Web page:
Alabama Hunters Bagging Big Bucks This Season

Judging from the number of deer reported through the Alabama Wildlife and Freshwater Fisheries (WFF) Division’s Game Check system and the number of trophy bucks posted on social media, Chris Cook thinks this is the best deer season our state has had in quite a while.

Cook, the WFF’s Deer Program Coordinator, said numerous factors are likely involved in the increase in harvest numbers as well as the quality of the bucks harvested.

Alabama’s three-buck limit has been in place for more than a decade, which could be one of the reasons for the big bucks, but Cook said that is difficult to quantify. Hunters are allowed to take one male deer (bare antlers visible above natural hairline) per day and three per hunter during all combined seasons. One of the three must have at least four antler points 1 inch or longer on one antler (except for Barbour County). A point is defined as an antler projection of at least 1 inch in length from base to tip. Main beam tip shall be counted as a point regardless of length. Barbour County requires all bucks to have at least three points on one side to be legal except during the statewide special youth season, when any antlered buck can be harvested.

“It’s hard to track and determine what you can attribute exactly to the three-buck limit because of the way data was collected before that,” Cook said. “We used the mail survey, and before the three-buck limit one of the questions was how many bucks you killed. If they killed 20, that’s what they put down. After the three-buck limit, nobody was going to put down they killed more than the limit.

“But I also think people started to be a little more selective. So we can’t attribute it to the three-buck limit or just a change in hunter attitude. It does appear hunters were willing to pass on yearling and 2-year-old bucks. A lot of clubs put in rules on buck harvest, so some of it was self-imposed.”

The number of trophy bucks taken in Alabama this year has been impressive. Huge bucks pop up on social media daily. Cook thinks the ease of posting photos on social media could possibly be skewing the impression of a banner season.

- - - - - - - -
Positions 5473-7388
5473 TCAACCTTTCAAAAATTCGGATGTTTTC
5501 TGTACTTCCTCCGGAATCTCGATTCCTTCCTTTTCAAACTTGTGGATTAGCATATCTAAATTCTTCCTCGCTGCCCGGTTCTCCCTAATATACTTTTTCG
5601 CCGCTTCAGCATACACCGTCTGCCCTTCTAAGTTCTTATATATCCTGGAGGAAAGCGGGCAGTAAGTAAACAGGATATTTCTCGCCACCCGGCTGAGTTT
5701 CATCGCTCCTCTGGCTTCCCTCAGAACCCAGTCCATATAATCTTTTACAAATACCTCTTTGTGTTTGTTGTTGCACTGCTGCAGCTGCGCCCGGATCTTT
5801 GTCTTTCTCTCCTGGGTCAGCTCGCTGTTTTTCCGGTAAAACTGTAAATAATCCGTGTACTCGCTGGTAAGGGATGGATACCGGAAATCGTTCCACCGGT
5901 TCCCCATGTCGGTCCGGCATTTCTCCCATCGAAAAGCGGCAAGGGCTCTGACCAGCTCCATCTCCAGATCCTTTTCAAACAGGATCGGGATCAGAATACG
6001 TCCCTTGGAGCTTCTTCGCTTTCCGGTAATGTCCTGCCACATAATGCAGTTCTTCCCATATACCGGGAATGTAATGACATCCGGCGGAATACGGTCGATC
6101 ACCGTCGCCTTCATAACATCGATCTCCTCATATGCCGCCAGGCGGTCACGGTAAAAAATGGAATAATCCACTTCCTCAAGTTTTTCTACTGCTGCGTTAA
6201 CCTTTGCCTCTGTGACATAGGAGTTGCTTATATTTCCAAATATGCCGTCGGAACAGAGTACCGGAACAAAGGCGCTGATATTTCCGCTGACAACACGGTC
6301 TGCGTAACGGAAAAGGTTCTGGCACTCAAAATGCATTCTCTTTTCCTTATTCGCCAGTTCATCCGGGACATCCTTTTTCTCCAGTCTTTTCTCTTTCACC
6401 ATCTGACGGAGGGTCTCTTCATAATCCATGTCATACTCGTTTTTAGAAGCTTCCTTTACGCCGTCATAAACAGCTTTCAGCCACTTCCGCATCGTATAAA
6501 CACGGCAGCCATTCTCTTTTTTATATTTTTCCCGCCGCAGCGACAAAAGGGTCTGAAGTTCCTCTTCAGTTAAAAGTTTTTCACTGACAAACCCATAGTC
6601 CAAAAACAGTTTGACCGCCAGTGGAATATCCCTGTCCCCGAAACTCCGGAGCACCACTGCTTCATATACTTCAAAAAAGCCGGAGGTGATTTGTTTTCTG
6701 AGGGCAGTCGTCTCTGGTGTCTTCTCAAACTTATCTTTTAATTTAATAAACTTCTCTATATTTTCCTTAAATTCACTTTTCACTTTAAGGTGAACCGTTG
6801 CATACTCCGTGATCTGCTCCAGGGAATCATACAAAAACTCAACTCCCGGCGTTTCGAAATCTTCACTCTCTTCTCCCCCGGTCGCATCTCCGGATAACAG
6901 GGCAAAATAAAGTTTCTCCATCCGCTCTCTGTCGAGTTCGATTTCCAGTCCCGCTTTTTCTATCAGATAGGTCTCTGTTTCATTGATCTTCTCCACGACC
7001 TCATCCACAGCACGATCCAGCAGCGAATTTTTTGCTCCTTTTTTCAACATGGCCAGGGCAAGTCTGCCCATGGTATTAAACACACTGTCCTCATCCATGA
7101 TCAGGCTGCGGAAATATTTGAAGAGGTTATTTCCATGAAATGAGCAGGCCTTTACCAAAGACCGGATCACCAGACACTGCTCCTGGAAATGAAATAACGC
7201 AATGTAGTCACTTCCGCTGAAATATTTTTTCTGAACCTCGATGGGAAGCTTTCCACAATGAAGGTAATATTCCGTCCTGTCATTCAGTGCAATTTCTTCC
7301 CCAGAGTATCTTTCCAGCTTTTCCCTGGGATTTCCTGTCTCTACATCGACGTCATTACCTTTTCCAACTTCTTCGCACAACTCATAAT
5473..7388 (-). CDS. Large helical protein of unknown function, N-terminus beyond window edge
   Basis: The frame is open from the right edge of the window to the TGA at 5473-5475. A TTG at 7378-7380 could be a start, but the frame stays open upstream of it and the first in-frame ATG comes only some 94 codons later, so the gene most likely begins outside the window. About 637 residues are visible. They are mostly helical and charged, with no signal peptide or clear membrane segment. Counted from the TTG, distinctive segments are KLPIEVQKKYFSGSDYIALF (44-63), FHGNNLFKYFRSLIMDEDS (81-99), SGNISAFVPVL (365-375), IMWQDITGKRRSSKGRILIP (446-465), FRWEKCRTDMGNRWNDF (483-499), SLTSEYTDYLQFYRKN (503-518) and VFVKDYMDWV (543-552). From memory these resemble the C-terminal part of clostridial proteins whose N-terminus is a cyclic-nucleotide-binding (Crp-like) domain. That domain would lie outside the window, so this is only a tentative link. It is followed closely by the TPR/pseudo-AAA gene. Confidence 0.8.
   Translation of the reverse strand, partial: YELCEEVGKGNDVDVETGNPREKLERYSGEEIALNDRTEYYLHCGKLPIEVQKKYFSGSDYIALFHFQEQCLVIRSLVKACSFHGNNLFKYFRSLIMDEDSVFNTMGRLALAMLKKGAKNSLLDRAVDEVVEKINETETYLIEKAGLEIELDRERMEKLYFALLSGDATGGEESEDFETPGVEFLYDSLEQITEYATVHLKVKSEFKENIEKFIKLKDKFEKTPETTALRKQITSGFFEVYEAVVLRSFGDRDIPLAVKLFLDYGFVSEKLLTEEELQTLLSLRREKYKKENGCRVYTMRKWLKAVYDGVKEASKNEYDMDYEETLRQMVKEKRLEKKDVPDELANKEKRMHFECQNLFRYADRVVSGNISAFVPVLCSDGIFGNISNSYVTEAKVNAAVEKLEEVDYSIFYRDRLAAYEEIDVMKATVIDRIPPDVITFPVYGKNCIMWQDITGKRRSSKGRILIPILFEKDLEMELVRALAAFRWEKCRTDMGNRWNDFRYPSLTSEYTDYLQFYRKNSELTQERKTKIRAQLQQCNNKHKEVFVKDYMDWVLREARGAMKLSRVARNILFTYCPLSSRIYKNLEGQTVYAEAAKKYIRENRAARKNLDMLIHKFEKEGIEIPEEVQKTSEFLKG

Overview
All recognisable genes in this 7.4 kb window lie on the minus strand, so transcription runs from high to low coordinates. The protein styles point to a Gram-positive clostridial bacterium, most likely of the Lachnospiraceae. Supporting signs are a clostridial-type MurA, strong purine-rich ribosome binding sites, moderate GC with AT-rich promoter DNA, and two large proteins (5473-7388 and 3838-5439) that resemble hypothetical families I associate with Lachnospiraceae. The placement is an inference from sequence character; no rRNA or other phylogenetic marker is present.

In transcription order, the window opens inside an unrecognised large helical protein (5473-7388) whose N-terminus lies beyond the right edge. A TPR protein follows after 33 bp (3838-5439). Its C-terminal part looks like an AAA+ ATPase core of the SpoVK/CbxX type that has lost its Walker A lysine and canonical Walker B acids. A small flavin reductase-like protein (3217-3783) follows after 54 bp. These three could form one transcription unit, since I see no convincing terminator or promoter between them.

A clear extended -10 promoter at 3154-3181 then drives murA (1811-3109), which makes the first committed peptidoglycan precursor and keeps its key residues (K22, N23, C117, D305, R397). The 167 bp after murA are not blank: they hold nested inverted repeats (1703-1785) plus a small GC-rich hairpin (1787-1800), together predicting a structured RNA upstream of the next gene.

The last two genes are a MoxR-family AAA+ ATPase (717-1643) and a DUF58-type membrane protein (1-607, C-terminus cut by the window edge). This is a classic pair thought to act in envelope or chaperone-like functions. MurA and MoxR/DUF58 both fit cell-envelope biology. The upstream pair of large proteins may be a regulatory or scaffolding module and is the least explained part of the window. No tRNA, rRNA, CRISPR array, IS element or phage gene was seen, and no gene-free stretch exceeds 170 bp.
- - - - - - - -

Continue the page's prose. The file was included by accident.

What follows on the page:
“With increased use of social media, everybody wants to post a picture of what they’ve killed, so everybody else sees what they’ve done,” he said. “In the past, somebody had to take a picture, get the film developed and send the picture to you.

“But it definitely seems that a lot more really good bucks were taken this year. Our Game Check numbers show that people are reporting way more deer than they ever have. They’re killing more deer, and a percentage of bucks reported have been really good deer.”

Cook said the change in the possession regulations has likely increased the Game Check compliance. After a deer is harvested, it must be reported by the hunter through Game Check before it can be transferred to an individual, processor or taxidermist. Whoever is in possession of all or part of a deer or turkey that is not their own must retain written documentation with the name of the hunter, the hunter’s Conservation ID number, the date of the harvest and Game Check confirmation number. The information can be documented on a piece of paper, or on a transfer of possession certificate available in the Alabama Hunting & Fishing Digest or online at WFF also reactivated its toll free Game Check phone number, 1-800-888-7690, to make it easier for those without smartphones or internet access.

“You look at this season’s significant increase in Game Check numbers, and you have to wonder what our phone survey is going to tell us,” he said of the survey that had previously been done by mail. “If the survey numbers track along with the Game Check numbers like they have in previous years, I suspect we’ll see a pretty good increase in numbers from the phone survey.”